Delta Hybrid TS 36-717


I have recently gotten into woodworking, and built my own woodworking bench and more recently my wife and I completed our first project. We have minimal tools and I have been looking for a good table saw. So far, I'm leaning towards the Delta Hybrid saw, model 36-717 with the Beis fence. I realize these haven't been out long, but I'm wanting to get opinions from the more experienced people out there on my thinking. I checked Woodcraft's website and noticed it said they no longer carry it...so I called them to see why. They said there was a problem with them and the manufacturer was redoing them and would be "re-releasing" them sometime in September I believe. Anyway, I'm hoping to keep the purchase under $1000 so I still have a little money left for the accessories like blade alignment tool and whatever else I figure out that I have to have with a table saw. The reasons I have tentatively decided on this particular saw is because it has a full cabinet, the beis fence, and has dust collection. It seems like a good middle ground between the contractor saws and a cabinet saw. Does this seem like a good choice?
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lance wrote:

If it's the one I'm thinking of - haven't followed the model numbers that close but it's about $1100? - what I have heard is that although it's advertised, its availability is still sketchy. Thus, I have not seen many reviews of it by current owners/users.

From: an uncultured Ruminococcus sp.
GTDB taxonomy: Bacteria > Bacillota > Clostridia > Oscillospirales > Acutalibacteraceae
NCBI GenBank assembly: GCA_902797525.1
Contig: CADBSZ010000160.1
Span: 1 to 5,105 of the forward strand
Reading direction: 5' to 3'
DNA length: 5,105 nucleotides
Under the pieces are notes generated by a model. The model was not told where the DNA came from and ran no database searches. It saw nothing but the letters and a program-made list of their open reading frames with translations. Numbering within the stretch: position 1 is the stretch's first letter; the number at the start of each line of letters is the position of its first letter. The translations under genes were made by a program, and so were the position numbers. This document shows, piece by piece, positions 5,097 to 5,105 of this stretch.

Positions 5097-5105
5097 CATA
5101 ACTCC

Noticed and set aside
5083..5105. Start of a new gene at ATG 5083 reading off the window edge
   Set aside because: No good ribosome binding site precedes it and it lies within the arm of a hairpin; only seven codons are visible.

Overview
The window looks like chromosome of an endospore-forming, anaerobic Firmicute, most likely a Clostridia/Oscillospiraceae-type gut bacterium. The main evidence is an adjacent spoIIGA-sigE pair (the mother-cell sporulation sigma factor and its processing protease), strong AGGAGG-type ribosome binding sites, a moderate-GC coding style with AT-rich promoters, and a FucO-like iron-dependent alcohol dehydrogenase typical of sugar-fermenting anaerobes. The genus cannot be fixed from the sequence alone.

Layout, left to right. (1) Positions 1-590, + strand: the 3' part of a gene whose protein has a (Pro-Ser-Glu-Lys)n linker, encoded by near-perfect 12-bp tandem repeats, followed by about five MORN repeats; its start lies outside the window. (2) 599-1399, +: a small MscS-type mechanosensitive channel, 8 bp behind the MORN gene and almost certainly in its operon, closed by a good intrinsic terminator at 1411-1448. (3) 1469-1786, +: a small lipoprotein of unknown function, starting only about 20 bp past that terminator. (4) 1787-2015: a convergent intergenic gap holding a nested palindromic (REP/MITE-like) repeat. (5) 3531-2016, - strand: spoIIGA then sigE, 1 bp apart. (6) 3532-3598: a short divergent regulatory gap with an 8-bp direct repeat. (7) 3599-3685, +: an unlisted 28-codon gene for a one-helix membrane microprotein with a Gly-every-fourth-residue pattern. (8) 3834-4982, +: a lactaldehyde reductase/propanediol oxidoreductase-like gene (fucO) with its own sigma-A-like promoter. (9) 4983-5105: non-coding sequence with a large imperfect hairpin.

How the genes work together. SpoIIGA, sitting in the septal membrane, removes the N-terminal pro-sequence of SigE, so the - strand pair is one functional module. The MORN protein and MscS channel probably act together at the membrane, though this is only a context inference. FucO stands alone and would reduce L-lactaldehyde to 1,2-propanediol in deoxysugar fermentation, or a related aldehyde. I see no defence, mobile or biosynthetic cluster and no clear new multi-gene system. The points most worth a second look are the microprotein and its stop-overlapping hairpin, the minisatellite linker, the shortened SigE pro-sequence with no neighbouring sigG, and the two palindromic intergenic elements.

OTOH, if you take a look at Sears Craftsman version which regularly sells for around $975 but typically can be found on sale for much less (someone said that it could be had for around $600 with a really good sale in combo with the Craftsman Membership Card)you'll find what appears to be the same saw.
I DID look at the Craftsman mentioned above quite closely and attempted to compare it to the equivalent Delta which, I'm sure, is the one you're looking at. Very nice saw.
If the two saws aren't coming off the same production line, I'd be very surprised.
Don't think I've seen anything but good reviews on the Craftsman and so, I suspect, the same should hold true with the Delta.